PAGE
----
NMR methods to dissect the molecular mechanisms of disease-related mutations (DRMs): Understanding how DRMs remodel functional free energy landscapes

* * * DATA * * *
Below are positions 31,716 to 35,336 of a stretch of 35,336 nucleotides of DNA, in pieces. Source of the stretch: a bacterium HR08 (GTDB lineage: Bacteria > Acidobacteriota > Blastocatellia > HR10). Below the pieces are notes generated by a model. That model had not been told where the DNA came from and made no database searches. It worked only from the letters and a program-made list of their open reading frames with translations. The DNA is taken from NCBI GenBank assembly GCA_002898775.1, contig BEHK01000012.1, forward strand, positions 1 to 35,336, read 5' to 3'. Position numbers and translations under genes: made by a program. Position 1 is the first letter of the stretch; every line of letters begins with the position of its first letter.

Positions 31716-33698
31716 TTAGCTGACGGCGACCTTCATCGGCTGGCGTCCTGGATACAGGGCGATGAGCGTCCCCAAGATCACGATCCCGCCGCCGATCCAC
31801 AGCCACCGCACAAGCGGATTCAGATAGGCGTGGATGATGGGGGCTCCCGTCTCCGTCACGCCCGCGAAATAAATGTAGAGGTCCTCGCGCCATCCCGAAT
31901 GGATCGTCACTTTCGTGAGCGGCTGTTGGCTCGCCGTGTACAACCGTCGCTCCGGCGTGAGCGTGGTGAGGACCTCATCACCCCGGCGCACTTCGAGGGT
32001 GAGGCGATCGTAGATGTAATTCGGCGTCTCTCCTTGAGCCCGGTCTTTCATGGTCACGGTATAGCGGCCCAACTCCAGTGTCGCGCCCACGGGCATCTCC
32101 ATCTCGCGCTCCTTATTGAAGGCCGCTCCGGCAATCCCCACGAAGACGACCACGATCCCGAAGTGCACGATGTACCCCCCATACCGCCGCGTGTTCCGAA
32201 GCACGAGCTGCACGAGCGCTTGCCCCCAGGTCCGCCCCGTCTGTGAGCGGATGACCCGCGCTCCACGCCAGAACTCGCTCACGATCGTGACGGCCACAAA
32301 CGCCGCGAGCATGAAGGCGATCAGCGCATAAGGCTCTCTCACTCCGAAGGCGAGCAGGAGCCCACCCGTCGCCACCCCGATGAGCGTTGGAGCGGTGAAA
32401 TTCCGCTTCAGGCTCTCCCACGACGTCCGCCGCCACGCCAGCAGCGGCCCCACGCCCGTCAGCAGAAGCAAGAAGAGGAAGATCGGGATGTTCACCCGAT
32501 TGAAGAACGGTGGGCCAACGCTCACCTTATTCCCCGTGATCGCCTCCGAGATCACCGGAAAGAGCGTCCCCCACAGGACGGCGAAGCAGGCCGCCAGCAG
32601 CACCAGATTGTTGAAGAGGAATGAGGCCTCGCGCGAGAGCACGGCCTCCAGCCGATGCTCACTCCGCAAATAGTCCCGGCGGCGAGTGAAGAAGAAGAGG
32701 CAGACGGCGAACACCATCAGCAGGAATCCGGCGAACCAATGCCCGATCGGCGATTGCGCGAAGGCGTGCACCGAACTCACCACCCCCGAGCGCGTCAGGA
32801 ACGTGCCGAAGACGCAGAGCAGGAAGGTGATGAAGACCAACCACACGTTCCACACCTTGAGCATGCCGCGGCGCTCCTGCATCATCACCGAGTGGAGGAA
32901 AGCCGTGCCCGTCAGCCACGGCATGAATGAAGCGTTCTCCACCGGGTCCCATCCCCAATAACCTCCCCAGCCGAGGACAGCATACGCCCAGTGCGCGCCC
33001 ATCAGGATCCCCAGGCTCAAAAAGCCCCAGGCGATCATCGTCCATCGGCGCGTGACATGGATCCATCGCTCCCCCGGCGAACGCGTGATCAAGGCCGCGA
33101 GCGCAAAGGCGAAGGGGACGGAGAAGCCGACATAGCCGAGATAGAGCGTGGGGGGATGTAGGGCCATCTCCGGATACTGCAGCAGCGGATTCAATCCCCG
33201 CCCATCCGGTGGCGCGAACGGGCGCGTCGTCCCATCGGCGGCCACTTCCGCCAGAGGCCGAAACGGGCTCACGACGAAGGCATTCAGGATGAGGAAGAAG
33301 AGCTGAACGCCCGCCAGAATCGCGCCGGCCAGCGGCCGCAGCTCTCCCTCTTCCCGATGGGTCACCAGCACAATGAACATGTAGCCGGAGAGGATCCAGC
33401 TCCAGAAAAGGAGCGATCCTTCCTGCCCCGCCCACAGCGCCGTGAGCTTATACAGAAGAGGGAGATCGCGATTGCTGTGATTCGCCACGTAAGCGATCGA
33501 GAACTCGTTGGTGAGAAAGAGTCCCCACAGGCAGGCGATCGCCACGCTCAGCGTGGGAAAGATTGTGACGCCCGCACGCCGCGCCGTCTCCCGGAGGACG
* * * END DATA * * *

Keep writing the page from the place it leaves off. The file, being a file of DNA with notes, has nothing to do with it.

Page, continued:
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Elucidating the molecular mechanism of disease-related mutations (DRMs) is a critical first step towards understanding the etiology of genetic disorders. DRMs often modulate biological function by altering the free-energy landscape (FEL) of the protein associated with the mutated gene. FELs typically include ground, as well as excited, yet accessible and functionally relevant, states and DRMs may perturb both the thermodynamics and kinetics of the ground vs. excited and apo vs. holo transitions. NMR is ideally suited to map at atomic-resolution these DRM-induced FEL perturbations. Here, we discuss NMR methods that can elucidate how DRMs remodel regulatory FELs by focusing on a simple, but prototypical, four-state allosteric FEL model. The approaches include the CHEmical Shift Projection Analysis, NMR spin relaxation measurements, and NMR measurements of effector-binding thermodynamics and kinetics. Together, these complementary NMR measurements provide a valuable picture of how DRMs modulate distinct FEL attributes that are critical for dissecting the molecular mechanisms underlying pathological phenotypes.
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